Improvement through better dump locations

Regardless of how much and what de-icers a given locale chooses to use, where the resulting removed snow ends up is the most important environmental consideration. In New Hampshire, state officials require the placement of a silt fence between snow dumps and any nearby waterways and have mandated that snow storage areas be at least 400 feet from municipal wells. 

Improvement through storage strategies

Having the appropriate amount of salt is extremely important, but that material must be stored properly as well. Salt that is not stored properly will lead to additional environmental headaches. Top tips include:

Storing salt inside a facility with a door where weather can not affect it in any way. 

Facing the door away from the predominate direction of incoming weather. 

Containing any runoff from the facility. 

Improvement through de-icing alternatives

Although some de-icing solutions are more environmentally friendly than others, it’s important to note that chemical misuse is the overriding factor as it relates to environmental harm.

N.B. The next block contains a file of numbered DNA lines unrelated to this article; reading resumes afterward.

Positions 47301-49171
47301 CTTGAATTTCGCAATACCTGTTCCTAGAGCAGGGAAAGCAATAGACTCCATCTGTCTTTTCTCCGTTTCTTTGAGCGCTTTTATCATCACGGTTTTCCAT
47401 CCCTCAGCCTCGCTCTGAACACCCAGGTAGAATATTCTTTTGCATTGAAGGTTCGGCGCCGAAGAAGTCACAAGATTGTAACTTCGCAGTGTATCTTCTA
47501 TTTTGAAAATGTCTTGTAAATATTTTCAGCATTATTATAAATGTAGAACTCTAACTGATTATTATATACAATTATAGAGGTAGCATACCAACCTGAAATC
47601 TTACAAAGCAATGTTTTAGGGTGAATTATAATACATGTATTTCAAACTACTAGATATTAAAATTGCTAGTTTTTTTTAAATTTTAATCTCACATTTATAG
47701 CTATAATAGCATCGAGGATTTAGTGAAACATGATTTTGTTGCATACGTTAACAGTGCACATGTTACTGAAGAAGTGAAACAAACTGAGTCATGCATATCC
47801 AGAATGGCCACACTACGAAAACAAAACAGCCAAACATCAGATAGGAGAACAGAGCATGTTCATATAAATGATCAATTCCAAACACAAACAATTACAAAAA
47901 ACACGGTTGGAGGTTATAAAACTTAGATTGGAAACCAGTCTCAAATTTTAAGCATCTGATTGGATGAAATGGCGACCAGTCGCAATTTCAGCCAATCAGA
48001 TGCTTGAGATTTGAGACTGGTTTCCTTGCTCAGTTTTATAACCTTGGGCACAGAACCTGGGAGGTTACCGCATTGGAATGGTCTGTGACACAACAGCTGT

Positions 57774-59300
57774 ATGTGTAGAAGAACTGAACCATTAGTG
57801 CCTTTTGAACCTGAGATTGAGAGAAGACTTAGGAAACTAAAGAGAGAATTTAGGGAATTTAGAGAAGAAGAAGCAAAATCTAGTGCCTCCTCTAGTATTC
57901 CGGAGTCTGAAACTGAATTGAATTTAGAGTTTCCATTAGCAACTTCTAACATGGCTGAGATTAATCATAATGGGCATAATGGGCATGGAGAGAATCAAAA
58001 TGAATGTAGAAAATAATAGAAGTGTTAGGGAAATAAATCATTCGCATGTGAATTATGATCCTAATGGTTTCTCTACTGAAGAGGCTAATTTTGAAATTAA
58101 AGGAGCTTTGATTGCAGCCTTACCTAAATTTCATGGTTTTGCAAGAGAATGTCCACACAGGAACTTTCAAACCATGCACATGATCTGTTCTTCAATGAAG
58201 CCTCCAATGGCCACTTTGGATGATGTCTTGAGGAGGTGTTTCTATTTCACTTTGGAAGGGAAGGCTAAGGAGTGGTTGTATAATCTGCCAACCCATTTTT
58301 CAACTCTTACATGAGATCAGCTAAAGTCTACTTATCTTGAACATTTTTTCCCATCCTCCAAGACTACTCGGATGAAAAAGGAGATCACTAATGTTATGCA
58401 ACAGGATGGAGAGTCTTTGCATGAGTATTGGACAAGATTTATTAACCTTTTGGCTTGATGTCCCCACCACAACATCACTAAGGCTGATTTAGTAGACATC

Beet juice is a popular ice melt option that lowers the freezing point of water and helps deicers stick to the ground better. It is not corrosive to vehicles and reduces the amount of chloride deicers needed to clear walkways. Beet juice is widely considered to be an environmentally friendly option, though further research is needed to corroborate this claim.  

Calcium magnesium acetate is also considered to be a more sustainable ice melt option. It has low corrosion impact and is rated about as corrosive as tap water. It is safer for the environment and is fully biodegradable. However, due to its expense, it is typically used on concrete areas that cannot suffer any damage such as parking garages. 

Other new technologies don’t require materials application at all, such as porous pavement, which is being engineered to reduce runoff from roads and reduce snow and ice cover. Porous or permeable pavement allows standing water to seep through, removing water from roads that would normally go through freeze-thaw periods, thus preventing ice formation on the roads. A recent study showed that the low amounts of ice/snow accumulating on porous pavement led to a 77% reduction in annual salt used for maintenance.  

Improvement through incentives

Incentivize efficient production and material/salt use, thus preventing waste by eliminating budgets and payment structures that are solely based on quantities of time and materials.